Entry through a warehouse | art and culture | Hindustan Times
Today in New Delhi, India
May 30, 2017-Tuesday
-°C
New Delhi
  • Humidity
    -
  • Wind
    -

Entry through a warehouse

Graffiti artist Loomit converts storehouse in Lower Parel’s mill area into studio space for musicians and artists.

art and culture Updated: Mar 19, 2011 16:49 IST
Megha Mahindru

German street artist, Loomit has been busy painting the town red, green, yellow and more. On his first tour of the country, the 42-year-old artist has already painted walls across Delhi, Hyderabad, Nagpur, and most recently Mumbai, and seems to love it. “Bystanders have offered me everything from interesting conversations to food and shelter,” reveals Loomit, adding, “However, the biggest challenge in India is to find empty spaces, since most walls are covered with public advertising or religions inscriptions.”

In Mumbai, armed with spray cans, the graffiti artist has converted a rundown warehouse in a mill compound into a plush studio place in barely five hours for the Red Bull Music Academy. Here international musicians will be holding workshops for home-grown talents. Tonight, celebrated session drummer Bernard Purdie, most famous for his collaboration with Aretha Franklin and The Beatles, will be conducting workshops for music enthusiasts along with Grammy winner Taufiq Qureshi.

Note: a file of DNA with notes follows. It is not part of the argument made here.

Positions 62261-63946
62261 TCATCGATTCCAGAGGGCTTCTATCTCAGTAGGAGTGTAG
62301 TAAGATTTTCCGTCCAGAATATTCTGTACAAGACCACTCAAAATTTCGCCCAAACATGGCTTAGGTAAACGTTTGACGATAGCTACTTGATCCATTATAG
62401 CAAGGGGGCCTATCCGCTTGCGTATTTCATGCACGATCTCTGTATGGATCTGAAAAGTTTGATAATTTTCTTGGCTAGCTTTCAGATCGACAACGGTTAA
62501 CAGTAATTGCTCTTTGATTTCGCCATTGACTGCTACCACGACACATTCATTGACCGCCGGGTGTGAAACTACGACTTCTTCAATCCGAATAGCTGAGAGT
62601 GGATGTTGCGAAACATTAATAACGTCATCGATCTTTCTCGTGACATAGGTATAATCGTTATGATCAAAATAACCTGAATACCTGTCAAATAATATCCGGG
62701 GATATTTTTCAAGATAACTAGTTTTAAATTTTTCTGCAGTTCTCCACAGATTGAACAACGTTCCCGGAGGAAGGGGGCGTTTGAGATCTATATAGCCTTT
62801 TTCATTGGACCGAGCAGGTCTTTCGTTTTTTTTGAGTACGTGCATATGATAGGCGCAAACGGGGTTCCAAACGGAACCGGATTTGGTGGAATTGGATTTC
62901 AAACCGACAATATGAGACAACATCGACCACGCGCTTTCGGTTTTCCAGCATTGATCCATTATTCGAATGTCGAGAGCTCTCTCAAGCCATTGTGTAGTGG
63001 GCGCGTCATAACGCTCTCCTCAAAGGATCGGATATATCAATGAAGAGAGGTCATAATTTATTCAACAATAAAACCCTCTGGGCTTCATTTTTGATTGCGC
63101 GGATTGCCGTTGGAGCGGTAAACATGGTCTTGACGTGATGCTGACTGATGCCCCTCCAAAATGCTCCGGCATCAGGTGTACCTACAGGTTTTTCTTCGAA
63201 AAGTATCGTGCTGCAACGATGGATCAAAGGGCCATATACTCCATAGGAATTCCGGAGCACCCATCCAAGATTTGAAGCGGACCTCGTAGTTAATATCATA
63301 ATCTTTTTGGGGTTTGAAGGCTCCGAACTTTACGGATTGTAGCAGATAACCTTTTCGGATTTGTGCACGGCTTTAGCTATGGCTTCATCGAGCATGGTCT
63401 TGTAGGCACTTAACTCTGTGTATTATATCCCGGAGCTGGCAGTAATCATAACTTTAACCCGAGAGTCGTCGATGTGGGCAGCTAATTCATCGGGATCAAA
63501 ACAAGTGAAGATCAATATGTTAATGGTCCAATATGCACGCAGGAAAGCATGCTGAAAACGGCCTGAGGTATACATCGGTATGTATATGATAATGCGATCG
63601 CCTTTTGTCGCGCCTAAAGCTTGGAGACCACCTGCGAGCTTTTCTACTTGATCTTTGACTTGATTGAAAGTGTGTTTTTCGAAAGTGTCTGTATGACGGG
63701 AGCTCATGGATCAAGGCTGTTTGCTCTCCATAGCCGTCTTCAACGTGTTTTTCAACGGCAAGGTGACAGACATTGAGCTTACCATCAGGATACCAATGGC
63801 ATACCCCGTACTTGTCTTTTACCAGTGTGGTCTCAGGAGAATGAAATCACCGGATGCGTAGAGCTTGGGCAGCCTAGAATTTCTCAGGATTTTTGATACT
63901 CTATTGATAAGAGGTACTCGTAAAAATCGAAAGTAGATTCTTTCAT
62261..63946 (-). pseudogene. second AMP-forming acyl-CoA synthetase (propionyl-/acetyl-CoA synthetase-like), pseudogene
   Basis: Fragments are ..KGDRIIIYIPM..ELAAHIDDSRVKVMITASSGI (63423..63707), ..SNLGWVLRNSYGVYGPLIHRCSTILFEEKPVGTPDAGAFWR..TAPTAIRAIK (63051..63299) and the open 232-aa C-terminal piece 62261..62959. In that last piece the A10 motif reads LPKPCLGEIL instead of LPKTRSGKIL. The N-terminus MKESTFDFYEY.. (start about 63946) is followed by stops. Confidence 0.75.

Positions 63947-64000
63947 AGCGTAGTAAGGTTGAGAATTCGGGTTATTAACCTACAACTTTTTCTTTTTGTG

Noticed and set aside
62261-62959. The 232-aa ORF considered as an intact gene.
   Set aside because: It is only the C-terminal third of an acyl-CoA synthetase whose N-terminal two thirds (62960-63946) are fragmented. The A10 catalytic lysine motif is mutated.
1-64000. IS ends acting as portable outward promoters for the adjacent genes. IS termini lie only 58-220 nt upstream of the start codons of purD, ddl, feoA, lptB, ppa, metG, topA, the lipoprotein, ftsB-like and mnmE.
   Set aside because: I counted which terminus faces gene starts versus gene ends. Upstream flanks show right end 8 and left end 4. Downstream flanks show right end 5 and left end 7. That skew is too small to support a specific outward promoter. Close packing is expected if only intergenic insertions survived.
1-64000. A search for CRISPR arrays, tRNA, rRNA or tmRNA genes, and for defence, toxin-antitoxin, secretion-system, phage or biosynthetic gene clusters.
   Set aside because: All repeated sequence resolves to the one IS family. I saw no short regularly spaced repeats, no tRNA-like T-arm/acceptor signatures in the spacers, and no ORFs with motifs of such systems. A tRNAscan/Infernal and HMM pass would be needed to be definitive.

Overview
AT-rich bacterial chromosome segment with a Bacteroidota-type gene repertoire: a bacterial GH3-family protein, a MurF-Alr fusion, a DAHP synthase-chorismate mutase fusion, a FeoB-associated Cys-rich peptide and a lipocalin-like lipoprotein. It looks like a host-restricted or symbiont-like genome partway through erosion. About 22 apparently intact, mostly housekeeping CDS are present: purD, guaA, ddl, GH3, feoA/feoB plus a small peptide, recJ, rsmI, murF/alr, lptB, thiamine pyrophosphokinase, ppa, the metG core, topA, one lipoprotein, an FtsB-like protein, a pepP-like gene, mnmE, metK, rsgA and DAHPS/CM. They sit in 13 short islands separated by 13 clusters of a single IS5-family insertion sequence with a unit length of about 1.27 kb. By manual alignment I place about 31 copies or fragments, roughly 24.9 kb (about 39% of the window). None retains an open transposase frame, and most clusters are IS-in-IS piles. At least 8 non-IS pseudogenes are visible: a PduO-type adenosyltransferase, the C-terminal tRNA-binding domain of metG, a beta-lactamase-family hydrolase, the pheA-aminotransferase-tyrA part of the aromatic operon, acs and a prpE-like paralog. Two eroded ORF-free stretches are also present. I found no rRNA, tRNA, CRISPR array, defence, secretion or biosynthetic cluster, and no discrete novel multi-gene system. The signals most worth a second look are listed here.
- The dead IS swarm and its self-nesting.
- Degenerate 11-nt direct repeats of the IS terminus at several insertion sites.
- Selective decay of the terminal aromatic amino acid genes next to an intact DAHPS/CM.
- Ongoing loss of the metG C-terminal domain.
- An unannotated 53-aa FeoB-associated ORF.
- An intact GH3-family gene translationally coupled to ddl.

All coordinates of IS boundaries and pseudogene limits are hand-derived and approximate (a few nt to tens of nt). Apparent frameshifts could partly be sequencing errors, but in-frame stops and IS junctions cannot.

At this Todi Mills warehouse-turned-studio, Loomit collaborated with Swedish artist Erik to paint a wall, awash with LPs and guitars in his signature 3-D style. “I’ve been doing graffiti for 27 years. I arrived upon the dimensional style of my art after having tried painting logos, characters and even stencils.” While Loomit occupies one room, the other section has been done up by students of JJ School of Arts, who have experimented with the wall for the first time. The students will be exhibiting their canvases here this week.

GraffitiLoomit, whose peculiar moniker is inspired by a character Mr Loomis from the Marilyn Monroe-starrer Niagara, reveals that his tryst with street art started early, when he was barely 15. "I started off as an ‘illegal’ artist. I would take to the streets at night and to protect my identity, I had to think of a name." About the thin line that separates street art from vandalism, he replies, "It’s simple. Think of a pencil— you can write a telephone number with it, make a beautiful landscape with it or shove it into someone’s chest," he explains.

About the city’s own graffiti culture, Loomit adds, “It’s at a nascent stage. It’s like a time-travel to the past for me. I love the energy with which it all starts, whether it’s Munich or Mumbai. It’s sort of a boot camp for me.” For now, the artist is hoping to collaborate with Indian street artists when he revisits the country in December. “I’m planning a five-city tour. We interacted with students from JJ School of Art, and they had great ideas which we could put together in the future,” he adds.

Reb Bull Music Academy Bass Camp features a day-long workshop with Bernand Purdie and Taufiq Qureshi at Todi Mills Compound, Lower Parel today.